Today: July 23, 2024
Gill Eeckelaert is Kai the feral boy, helper of the Poacher in Welp/CUB (Jonas Govaerts/Potemkino 2014).


The most numerous slasher franchise of all time, Friday the 13th, was set at a summer camp but only one of the whole series (Jason Lives) actually had children present.  This seems like a missed opportunity, as the extra tension of the very young being in danger was missed out on.  A few other slashers did have their camps open for business, but only Sleepaway Camp had the focus be on the adolescents properly, rather than the (really old) teenagers as usual.  Now after all these years we have Cub, a Belgian crowdfunded production that’s a love letter to that age of horror, told from the point of view of a 12-year-old camper.  That’s not the only way this film takes an old premise and makes it feel like something new.

Sam (Maurice Luijten) is part of an Antwerp based Cub Scout troop going for a weekend camp in a forest right on the French border.  The troop leaders (Titus De Voogdt and Stef Aerts) tell the kids that the woods are home to a werewolf child, Kai, so no wandering off after dark.  But soon after getting there, Sam thinks he’s actually seen Kai.  No-one believes him, since he’s always been an odd-one-out of the troop, but on this occasion they are very wrong to do so.  They aren’t alone in the woods; more than one person considers it their territory, and will protect it from outsiders…

This film is made with an obvious amount of love for the genre, in particular the 80s VHS era.  The set up feels like a lot of forest based stalk and slice movies, while never actively looking directly like, or borrowing directly from, any of them.  There’s also a very nice smattering of little references, not too many, but enough to warm the heart of a fright fan and put in there nice and unobtrusively.  For instance, the town near the forest is called Casselrocque; anyone who knows a bit of French and their Stephen King will probably have a smile about that.  Also, the whole thing has a strong touch of 80s fare like many John Carpenter titles, with the 2.35:1 photography and synth score, while the ‘Home Alone from Hell’ style traps in the woods are a touch like some of Wes Craven’s works.  Finally, at the edges of genre, there’s certainly a big dose of Lord of the Flies at points, with children put in a ‘kill or be killed’ situation, and a descent into savagery.

But it’s far more than just nostalgia.  It also has a strong character based story to tell, and the pacing to tell it well (the film is relatively light on the carnage until the final half hour or so).  Sam’s tale is one of isolation, bullying, alienation, and the effect this can have.  The script finds a nice balance between what to show about Sam’s life and what to imply; it’s clear that Sam has never exactly fitted in with the rest of the troop, but there’s no need to go into the exact ins and outs of his relations with them.  This allows us to sympathise and project onto him as he goes through one tough character arc and feel his frustration at the figures of authority in his life, the troop leaders, who range from hostile to ineffective, none of whom understand him.  It makes sense that he begins to find a weird kinship with the figure of Kai that lurks in the woods.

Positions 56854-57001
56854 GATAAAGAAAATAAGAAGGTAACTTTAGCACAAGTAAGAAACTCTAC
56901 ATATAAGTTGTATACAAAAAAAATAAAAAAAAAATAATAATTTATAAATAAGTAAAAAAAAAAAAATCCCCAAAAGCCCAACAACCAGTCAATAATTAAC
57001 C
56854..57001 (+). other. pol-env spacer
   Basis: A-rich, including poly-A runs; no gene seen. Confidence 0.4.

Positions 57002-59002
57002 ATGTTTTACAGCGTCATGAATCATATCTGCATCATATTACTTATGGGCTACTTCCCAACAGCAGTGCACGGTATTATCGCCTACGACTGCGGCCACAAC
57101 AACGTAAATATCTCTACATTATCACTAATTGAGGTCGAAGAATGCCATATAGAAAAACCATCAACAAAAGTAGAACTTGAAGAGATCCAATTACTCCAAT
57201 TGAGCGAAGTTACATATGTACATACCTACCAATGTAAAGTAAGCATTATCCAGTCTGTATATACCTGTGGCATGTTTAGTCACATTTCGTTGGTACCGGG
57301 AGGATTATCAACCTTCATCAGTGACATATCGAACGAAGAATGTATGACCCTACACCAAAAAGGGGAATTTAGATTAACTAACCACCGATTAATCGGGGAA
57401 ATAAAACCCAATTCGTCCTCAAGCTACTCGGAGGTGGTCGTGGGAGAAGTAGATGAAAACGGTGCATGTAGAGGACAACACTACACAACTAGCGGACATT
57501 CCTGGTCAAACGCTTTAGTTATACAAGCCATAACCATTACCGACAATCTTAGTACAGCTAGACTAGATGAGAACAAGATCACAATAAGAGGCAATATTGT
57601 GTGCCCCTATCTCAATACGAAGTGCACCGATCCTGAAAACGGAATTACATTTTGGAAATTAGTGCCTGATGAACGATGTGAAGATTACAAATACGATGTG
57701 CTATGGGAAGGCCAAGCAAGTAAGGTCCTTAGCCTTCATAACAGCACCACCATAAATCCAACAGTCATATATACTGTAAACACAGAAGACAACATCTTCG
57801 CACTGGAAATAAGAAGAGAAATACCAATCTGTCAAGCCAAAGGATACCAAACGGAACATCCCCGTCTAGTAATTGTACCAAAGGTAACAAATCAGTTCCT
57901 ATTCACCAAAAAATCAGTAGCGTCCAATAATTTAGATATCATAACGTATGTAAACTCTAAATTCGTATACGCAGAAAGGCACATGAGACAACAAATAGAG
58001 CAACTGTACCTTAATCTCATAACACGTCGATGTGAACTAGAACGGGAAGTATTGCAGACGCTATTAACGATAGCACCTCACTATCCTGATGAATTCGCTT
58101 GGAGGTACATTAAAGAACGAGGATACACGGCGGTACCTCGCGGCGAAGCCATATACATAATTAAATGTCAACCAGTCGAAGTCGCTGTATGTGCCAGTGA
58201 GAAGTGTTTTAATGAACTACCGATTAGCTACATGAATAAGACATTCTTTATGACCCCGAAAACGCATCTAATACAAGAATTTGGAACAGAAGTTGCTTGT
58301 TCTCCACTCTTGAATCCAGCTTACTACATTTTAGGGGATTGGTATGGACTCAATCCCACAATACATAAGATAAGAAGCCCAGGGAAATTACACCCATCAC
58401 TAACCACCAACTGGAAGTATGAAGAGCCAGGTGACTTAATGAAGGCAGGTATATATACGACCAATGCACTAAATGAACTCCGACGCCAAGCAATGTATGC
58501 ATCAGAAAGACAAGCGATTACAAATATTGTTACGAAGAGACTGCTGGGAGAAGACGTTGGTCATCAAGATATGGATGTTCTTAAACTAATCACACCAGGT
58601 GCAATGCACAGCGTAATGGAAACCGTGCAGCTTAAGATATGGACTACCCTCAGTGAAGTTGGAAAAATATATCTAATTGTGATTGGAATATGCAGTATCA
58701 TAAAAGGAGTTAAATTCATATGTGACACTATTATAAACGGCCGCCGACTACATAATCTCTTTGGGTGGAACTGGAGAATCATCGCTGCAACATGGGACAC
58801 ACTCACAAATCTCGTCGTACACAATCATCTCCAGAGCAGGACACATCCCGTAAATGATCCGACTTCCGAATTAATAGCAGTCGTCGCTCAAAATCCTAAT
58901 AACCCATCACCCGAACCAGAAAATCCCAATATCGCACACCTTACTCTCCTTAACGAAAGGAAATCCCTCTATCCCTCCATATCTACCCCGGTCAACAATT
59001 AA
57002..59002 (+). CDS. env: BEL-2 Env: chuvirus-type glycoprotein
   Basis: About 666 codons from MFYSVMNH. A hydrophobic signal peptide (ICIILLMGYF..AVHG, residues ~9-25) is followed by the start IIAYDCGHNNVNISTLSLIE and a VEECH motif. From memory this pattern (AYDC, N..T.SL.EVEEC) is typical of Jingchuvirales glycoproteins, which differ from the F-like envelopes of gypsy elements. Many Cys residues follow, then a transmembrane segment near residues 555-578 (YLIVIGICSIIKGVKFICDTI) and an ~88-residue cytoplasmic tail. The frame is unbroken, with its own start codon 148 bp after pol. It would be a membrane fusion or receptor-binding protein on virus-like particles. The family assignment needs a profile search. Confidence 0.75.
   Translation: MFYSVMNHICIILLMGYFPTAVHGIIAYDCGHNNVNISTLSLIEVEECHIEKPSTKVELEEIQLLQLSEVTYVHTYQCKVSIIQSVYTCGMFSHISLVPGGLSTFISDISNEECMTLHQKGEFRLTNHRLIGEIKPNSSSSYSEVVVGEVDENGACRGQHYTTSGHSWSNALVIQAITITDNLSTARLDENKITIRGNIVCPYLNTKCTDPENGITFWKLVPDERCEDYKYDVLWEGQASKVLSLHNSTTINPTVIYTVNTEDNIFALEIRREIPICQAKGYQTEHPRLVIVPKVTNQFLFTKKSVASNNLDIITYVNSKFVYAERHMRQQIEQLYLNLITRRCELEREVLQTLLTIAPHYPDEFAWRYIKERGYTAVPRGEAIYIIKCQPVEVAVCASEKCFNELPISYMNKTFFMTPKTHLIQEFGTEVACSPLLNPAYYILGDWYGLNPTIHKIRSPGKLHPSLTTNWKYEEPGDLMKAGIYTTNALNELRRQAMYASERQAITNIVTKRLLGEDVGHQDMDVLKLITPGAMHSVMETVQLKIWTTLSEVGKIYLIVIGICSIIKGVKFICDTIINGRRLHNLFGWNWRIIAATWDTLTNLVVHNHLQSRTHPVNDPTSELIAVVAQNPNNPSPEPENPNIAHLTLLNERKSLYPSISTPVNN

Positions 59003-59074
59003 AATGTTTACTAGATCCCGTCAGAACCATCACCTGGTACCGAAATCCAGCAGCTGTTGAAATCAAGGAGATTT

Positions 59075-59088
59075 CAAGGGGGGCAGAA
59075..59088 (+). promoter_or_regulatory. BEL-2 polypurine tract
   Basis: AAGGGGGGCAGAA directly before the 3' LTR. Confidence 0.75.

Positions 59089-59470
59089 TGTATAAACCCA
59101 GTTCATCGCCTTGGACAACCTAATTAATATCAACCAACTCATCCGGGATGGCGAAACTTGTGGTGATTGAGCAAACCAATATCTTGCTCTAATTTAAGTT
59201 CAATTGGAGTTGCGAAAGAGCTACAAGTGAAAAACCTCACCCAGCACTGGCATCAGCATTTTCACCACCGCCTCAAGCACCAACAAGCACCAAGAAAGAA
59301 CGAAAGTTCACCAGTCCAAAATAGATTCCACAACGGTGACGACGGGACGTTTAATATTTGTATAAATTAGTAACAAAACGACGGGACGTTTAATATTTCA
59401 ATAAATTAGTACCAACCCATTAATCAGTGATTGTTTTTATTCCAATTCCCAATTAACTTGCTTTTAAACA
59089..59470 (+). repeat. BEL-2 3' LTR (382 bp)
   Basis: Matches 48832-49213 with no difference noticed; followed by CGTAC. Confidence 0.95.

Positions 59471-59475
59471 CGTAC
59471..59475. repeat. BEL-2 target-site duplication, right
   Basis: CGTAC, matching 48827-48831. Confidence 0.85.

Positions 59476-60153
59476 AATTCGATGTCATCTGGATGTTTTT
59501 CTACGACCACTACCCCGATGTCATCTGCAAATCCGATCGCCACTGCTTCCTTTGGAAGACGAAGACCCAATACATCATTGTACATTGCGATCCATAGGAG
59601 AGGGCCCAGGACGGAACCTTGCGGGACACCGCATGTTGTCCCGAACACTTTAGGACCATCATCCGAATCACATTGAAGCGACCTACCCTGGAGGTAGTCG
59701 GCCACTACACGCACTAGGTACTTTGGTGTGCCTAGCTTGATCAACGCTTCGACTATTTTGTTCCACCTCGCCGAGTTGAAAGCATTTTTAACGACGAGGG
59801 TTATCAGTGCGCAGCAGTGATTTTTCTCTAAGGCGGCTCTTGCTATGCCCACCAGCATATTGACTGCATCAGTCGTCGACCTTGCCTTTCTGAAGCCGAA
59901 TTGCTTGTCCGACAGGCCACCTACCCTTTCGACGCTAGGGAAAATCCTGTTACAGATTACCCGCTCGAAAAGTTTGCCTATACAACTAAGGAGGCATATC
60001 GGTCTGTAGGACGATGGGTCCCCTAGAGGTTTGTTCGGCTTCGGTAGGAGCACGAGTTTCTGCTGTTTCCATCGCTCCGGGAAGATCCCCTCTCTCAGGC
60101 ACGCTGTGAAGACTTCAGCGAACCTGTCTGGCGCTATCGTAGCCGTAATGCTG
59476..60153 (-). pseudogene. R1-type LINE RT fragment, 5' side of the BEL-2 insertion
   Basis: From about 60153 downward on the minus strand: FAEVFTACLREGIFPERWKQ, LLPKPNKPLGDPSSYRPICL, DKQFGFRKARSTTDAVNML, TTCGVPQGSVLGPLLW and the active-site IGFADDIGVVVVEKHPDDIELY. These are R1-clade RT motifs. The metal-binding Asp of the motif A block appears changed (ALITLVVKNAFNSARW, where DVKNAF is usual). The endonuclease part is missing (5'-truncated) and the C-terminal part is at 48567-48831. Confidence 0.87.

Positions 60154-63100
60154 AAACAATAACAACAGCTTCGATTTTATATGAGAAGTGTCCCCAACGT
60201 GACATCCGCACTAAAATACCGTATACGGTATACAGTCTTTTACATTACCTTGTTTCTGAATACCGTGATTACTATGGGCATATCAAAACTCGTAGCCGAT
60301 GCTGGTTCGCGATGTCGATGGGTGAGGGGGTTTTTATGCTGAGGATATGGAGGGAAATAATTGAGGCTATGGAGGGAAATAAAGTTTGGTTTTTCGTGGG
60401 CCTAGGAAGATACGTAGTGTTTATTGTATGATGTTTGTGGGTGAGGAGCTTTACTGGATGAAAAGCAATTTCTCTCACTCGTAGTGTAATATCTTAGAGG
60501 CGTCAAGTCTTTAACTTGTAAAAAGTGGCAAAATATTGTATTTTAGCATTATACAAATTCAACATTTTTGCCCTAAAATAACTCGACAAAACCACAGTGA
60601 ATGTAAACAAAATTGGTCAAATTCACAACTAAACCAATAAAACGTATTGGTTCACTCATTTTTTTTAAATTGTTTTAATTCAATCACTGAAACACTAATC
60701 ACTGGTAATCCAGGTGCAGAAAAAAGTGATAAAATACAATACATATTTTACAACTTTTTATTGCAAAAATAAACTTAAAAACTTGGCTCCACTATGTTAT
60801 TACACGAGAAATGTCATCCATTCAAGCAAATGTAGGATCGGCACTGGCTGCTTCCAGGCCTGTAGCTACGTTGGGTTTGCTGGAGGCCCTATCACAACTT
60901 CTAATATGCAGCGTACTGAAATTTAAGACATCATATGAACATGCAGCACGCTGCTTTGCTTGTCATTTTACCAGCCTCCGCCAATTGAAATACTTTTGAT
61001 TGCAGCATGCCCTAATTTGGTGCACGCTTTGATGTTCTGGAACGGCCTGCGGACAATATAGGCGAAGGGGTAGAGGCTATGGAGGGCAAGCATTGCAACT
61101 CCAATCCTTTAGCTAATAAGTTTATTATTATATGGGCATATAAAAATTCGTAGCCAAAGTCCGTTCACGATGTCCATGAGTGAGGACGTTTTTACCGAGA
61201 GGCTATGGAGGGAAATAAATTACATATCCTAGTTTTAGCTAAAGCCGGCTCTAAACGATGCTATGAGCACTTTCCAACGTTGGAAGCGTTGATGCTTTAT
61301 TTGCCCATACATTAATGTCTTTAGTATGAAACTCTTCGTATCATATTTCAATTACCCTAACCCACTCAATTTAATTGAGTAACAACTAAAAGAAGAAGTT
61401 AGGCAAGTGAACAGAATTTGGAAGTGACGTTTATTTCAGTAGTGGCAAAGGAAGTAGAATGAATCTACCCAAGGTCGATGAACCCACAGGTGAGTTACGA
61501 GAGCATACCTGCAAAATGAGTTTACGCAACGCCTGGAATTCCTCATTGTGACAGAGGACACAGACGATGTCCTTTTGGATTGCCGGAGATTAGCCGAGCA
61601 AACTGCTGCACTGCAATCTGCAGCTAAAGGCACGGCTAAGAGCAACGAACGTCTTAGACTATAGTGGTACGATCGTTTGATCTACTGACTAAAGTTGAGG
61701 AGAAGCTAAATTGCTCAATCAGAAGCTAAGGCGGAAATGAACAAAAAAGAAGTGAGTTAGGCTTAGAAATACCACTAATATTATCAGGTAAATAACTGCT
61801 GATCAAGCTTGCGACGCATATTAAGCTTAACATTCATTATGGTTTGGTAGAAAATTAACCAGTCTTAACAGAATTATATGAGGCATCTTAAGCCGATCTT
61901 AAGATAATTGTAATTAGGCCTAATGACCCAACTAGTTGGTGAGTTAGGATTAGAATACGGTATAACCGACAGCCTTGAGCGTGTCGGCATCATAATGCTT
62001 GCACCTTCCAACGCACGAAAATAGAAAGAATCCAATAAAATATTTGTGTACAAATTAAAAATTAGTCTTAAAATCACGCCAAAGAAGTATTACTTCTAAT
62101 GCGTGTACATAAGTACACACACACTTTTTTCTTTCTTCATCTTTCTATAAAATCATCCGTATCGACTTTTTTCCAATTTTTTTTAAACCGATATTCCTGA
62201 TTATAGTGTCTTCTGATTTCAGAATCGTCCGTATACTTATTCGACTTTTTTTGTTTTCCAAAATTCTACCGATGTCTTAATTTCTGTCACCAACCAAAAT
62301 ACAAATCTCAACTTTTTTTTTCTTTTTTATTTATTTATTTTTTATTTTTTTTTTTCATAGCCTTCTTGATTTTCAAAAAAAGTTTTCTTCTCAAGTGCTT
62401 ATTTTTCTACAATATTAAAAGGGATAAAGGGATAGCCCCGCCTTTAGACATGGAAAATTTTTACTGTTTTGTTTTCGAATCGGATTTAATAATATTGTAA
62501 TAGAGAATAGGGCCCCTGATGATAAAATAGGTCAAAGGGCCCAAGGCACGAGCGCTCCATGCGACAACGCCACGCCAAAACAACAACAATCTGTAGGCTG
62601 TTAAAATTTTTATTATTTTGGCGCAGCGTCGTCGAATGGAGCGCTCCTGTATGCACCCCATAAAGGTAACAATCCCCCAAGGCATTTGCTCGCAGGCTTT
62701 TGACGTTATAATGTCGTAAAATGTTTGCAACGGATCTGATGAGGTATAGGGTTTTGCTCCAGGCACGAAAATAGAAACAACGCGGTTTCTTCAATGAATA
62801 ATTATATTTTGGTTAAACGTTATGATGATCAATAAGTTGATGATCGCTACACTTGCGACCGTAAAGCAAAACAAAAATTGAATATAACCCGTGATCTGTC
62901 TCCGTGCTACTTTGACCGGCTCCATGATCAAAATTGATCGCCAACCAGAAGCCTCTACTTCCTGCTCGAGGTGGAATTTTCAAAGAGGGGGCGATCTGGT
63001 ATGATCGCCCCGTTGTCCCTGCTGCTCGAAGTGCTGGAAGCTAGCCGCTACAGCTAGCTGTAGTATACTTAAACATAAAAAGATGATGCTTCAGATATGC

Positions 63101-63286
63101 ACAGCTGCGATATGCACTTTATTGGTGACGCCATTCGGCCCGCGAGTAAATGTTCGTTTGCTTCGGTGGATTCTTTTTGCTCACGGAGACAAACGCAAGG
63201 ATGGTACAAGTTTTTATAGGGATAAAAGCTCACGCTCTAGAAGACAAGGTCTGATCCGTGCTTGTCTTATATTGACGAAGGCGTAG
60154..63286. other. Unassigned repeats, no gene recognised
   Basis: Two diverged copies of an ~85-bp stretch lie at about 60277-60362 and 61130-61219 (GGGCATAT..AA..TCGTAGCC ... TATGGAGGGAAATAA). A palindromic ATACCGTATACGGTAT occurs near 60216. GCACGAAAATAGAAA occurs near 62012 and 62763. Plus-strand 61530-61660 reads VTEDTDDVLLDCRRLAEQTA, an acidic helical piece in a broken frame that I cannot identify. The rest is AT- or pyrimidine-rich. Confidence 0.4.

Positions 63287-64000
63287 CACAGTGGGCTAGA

On that note, this works very well in the horror stakes.  This tale could have ended up very grim, given the direction of the story and the grimy, ugly scenery at points, but wisely there’s a strong tone of wit running through it.  It’s an odd sort of paradox of horror films that the only ones that would really put the kids in the story in real danger are the ones that aren’t meant to be taken seriously, that know the story is a big, ridiculous ride.  As such, this one has a gallows humour to it that makes a lot of what happens both easier to digest and hit stronger, since it all happens to characters you’re having fun watching.  It also doesn’t solely rely on the gore in and of itself, building tension well  and having some shocking character moments and reveals too.  Not that this doesn’t have the sort of creatively gruesome moments one wants from a slasher too, with some unique moments that carry a real sense of impact.

Cub, while possessing a strong sense of humour, isn’t a horror comedy; it has a real edge to it in visuals and a mature storyline, so this probably isn’t one that those uninitiated to the genre should rush right into.  But for those that have been down to the woods before in titles like The Burning or Madman, this will be a fun ride.  It’s absolutely a slasher movie, and proud of it, but it doesn’t feel the need to follow the exact formula beat for beat, instead using the tropes to tell its own very strong and chilling story.  Well directed, with a fun cast (including very strong child acting from the whole troop, which is an achievement in itself) and many a horror Easter Egg thrown in, this trip to the woods is no picnic, but a bloody good time.  Dib Dib Dib!


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